The film "Killingsworth," produced by filmmaker Tom Olsen Jr., chronicles the life and untimely demise of 20-year-old Anthony “lil’ smurf” Branch Jr., a member of the Crips gang in North Portland in the mid- to late-1990s.

Incarcerated 44 times in his 20 years, Branch was also known as a loving sibling, as well as someone who excelled in school. The film chronicles his double life from the perspectives of people who knew and loved him, as well as from the police who chased him.

Olsen said he began working on the film in April 2001 when Branch’s mother was still incarcerated at the women’s prison in Salem. Mixing interviews and news footage from the period, Olsen said the film highlights a time in North Portland that he describes as a “perfect storm” for gang violence.

With population density at peak levels, along with the influx of gangs and hard drugs, the area where Branch lived was experiencing almost daily shootings. And Branch was a poster child for someone who was both attracted to and excelled in gangs, said Olsen.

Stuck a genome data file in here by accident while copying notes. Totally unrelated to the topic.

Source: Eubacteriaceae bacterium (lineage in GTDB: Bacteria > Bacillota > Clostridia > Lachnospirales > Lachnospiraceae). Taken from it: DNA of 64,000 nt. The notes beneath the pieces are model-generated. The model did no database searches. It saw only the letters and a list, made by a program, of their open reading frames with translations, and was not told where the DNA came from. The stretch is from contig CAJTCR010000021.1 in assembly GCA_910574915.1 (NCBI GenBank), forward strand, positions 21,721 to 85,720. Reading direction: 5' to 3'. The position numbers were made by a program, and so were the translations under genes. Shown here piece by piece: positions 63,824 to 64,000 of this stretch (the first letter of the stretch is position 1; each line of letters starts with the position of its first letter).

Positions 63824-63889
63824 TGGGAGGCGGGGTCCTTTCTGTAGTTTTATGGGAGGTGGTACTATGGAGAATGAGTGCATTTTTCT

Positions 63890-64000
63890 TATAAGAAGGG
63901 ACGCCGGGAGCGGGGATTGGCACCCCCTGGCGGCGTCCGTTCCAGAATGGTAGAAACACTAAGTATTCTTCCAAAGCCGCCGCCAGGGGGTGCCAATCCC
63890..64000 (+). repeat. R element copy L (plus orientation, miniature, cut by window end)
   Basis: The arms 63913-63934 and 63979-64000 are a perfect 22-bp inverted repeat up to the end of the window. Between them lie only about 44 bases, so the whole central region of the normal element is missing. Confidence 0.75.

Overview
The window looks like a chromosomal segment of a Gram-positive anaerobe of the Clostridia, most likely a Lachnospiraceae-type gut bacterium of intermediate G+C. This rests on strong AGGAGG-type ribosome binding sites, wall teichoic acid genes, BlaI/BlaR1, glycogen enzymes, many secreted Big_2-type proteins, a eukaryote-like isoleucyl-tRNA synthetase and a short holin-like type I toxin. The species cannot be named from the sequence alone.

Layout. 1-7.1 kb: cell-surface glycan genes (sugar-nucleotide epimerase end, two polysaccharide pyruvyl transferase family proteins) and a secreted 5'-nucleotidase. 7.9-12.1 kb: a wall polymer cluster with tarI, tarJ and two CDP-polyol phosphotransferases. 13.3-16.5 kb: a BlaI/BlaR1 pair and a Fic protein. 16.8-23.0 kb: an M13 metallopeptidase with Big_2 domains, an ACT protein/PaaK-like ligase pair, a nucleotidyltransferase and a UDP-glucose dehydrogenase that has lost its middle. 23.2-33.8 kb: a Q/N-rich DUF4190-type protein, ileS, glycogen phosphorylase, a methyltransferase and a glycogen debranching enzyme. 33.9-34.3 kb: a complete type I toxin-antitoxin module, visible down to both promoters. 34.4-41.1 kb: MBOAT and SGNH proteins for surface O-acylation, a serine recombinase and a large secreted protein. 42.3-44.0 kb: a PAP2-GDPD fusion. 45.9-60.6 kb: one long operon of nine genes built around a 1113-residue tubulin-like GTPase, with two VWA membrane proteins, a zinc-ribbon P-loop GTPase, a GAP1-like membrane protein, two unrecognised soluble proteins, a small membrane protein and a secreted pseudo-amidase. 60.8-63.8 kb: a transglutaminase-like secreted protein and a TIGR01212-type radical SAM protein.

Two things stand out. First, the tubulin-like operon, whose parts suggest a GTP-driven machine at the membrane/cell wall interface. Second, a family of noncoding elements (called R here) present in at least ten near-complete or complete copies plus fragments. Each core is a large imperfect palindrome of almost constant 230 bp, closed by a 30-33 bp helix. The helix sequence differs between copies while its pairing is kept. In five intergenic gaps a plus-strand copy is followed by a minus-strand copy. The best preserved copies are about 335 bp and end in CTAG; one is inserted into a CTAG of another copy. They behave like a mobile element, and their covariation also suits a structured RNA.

Despite his criminal history, Olsen said he found his subject to be sympathetic, as did many former friends — a view that often clashes with news reports at the time of his gang activity.

Olsen, a social worker, said he is using the film as a cautionary tale to reach out to troubled youth. By using the film in jails, juvenile homes and gang outreach programs, he hopes to turn at least some youths off to the sometimes enticing world of the gang lifestyle.

—Brian Stimson of The Skanner ○ Published: 08 November 2006

Anthony Branch Jr.
Anthony Branch Jr.